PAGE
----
Google AJAX Toolkit

May 17, 2006 § 1 Comment

Google has released an AJAX development toolkit for the Java platform. You can read more about it here. Now we have toolkits from all three major companies, Yahoo, Google and Microsoft. Let the war begin. In the mean time let me go ahead and dissect the source code to see if I find anything interesting. After all the underlying technology is still JavaScript that does the trick.

AJAX pain points

May 5, 2006 § 3 Comments

If you are new to AJAX and want to know all about it, please read this wiki. I couldn’t have put it in better words myself.

Now that you have at least some understanding of AJAX, let’s look at what we need to be aware of. First of all for those who did not understand the above wiki, here’s what it all boils down to. When you write a desktop application, you use at least one additional thread (other than the main thread). The reason you do that is, you don’t want the screen to hang due to some complex computation that would eat up all the resources. It is simply bad user experience when the client cannot do anything (cannot even move the window around) because of resource intensive calculations. So what do you do? you create a new thread and do all calculations on that thread without blocking the main thread. AJAX can be thought of as threading (just an analogy, I don’t mean actual threading) for the web. You create an iframe and all computations / saving of information / loading of information, you do through that iframe. To the user the screen is not refreshing / hanging up until the next screen loads. That’s the basic of AJAX, better user experience. This is turning out to be a big post! so let’s get to pain points. We shall leave the coding for another post.

Paint point 1: Debugging – it just is a hell to debug an AJAX application. You obviously cannot put detailed alert messages on the production server, so you have to resort to other techniques like logging of errors in the background (i.e. sending detailed messages back to the server in a background thread and storing that information in a database). Obviously this method could turn out to be very costly if you have too many error messages. Things get even more complicated even in the development environment if you have hidden frames and server side errors happen within those hidden frames.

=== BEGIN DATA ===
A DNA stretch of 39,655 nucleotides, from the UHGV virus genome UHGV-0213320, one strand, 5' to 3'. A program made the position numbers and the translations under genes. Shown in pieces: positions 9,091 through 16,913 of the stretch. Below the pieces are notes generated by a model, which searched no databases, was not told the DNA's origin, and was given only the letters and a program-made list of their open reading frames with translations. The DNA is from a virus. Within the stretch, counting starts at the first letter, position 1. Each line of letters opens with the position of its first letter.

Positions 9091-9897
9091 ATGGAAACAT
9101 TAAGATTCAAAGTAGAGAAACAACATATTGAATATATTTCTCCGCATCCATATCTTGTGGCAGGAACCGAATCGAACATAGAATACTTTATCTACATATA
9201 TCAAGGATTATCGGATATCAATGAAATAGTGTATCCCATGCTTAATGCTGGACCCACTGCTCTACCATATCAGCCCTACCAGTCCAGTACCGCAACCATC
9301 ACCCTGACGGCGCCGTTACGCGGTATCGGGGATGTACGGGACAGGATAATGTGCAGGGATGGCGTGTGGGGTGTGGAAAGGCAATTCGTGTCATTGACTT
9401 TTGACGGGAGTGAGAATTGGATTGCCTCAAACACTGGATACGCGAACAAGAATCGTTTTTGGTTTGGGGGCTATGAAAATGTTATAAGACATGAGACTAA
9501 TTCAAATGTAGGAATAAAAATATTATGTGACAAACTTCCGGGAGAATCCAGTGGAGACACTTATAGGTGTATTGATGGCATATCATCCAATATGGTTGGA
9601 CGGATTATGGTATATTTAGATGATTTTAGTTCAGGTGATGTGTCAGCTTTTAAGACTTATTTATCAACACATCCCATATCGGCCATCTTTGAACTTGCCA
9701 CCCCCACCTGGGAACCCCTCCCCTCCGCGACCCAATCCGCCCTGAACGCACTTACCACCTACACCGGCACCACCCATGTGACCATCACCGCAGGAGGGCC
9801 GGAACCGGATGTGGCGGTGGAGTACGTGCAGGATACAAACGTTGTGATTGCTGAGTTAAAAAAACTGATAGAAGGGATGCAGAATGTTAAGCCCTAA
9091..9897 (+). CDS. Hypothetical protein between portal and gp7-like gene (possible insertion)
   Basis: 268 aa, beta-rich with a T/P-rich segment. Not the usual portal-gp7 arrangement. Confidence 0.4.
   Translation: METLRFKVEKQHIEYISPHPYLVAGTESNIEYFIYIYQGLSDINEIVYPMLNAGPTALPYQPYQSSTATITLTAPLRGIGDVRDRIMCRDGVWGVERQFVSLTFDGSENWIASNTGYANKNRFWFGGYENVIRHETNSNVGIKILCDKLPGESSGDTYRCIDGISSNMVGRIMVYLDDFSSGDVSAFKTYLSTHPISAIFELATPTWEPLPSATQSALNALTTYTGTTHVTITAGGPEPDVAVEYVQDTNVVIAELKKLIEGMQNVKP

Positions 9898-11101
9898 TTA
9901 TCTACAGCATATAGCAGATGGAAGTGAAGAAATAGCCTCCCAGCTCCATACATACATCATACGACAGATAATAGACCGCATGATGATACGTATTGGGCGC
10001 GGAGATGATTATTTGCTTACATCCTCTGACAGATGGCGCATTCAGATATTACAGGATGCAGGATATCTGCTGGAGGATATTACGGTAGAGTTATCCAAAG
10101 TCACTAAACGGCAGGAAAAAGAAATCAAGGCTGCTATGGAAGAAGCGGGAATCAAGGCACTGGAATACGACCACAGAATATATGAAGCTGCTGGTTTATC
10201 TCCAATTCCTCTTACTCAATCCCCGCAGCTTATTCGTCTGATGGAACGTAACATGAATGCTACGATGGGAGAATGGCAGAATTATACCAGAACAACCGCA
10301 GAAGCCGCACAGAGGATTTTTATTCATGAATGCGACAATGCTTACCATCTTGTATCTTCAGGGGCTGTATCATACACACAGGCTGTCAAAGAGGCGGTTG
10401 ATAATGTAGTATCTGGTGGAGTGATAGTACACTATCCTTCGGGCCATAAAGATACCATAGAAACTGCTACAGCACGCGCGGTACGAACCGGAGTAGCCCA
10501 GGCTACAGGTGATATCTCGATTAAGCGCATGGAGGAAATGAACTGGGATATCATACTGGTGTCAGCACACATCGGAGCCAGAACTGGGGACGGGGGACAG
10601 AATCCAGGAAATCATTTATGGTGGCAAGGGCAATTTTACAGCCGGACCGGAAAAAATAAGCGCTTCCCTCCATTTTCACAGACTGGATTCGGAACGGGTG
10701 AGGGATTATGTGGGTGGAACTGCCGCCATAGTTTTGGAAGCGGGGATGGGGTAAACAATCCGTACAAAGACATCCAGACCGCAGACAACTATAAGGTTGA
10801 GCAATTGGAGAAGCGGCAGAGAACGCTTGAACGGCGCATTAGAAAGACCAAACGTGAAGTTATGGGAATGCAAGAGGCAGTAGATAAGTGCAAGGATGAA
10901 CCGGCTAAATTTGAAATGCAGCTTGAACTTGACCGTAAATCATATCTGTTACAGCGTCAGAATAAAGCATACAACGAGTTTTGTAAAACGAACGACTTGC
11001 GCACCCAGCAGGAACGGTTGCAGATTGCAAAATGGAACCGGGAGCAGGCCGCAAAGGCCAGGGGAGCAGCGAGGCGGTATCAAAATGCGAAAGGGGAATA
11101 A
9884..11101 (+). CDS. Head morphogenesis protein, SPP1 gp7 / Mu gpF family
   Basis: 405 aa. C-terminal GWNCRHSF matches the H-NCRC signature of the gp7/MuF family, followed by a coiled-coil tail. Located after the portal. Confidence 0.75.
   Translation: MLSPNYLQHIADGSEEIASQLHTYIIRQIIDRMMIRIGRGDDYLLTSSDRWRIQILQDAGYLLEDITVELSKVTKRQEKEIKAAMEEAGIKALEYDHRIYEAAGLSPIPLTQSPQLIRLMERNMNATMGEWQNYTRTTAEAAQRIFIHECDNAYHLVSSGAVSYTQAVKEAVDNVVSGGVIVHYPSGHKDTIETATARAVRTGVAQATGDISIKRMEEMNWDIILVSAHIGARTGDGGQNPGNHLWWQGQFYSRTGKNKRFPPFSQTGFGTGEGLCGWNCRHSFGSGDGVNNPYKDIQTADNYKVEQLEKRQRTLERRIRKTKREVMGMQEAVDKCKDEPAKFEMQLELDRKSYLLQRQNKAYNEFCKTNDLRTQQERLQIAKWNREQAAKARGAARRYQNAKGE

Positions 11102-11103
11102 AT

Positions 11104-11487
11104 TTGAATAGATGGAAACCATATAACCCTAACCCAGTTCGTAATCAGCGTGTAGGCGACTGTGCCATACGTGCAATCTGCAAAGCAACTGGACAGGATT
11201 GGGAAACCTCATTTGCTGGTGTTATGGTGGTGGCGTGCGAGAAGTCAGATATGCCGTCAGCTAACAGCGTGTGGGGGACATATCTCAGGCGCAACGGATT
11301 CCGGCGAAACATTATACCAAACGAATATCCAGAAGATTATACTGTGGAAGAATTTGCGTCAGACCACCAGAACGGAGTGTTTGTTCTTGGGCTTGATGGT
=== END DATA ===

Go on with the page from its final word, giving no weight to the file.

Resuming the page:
Pain point 2: Knowing when to stop – this is just plain old experience. Obviously I could have created the feedback / post entry system of this site in AJAX, but what’s the point. If my screen is fast enough or if I am not going to save a lot on the server as well as the client, why do it and go through all the pain.

Pain point 3: Training – remember that the world is used to the traditional three tier architecture where you code a bunch of server side files that spit out html code. Even if you master AJAX and write up awesome code, it is going to be very difficult for the fresh kid out of college to understand / adapt to this new world of client side (javascript) hacks.

Pain point 4: Learning curve – (Thanks Lilly) you may be a good web developer but it does not mean you are a good JavaScript developer. With all the drag and drop components that are in the market, you don’t have to code a single line of JavaScript (exaggeration) and still have a decent web solution. The first step is to learn JavaScript + DHTML, this should get you ready to learn AJAX.

Pain point 5: Session timeouts – imagine your screen doing most of the stuff using AJAX and the user being idle for X hours causing the server session to time out. When the user comes back and clicks anything, the AJAX code would fail because the server time out. You need to handle all such situations.

Pain point 6: Framework – there are a lot of frameworks that are coming up in the market, but none have reached maturity yet. Which means that if you need something fancy you have to code it i.e. build your own little framework. Remember to build a framework i.e. all your AJAX code in one JavaScript. All other web pages need to talk to this framework to get any AJAX done. If you don’t follow this you will have JavaScript code all over the place and it would become a nightmare to maintain it.

The biggest pain point of them all: Not every one can build an AJAX app. I don’t mean to insult you in any way, but Yahoo is the best example. They have redesigned their mail application into an AJAX app. The UI looks and feels just like desktop Outlook, but the app is very resource intensive. IE takes a whopping 150 MB and the browser slowly starts to crawl after about 30 minutes of usage. I am sure the Yahoo developers will figure it out and improve it over time, after all it is still in beta, but imagine you getting into a similar situation. Debugging those leaks is going to be darn hard. Which brings another point. Browsers in particular IE have a lot of memory leaks, before you know, as the user navigates around, the browser keeps bleeding memory and eventually comes to a grinding halt.

Obviously security is a key issue and you may be susceptible to a JavaScript injection attack, just like the sql injection attack. You always need to keep security in mind as you code your stuff.

Moral of the story: The aim of this post is not to scare you away. The intention is only to educate you so that you make the right decisions before jumping into the the AJAX bandwagon. My advice, go slow (slower than when you work with any new technology). Do small things at a time and slowly evolve your framework. Eventually you will be a winner by taking one step at a time.

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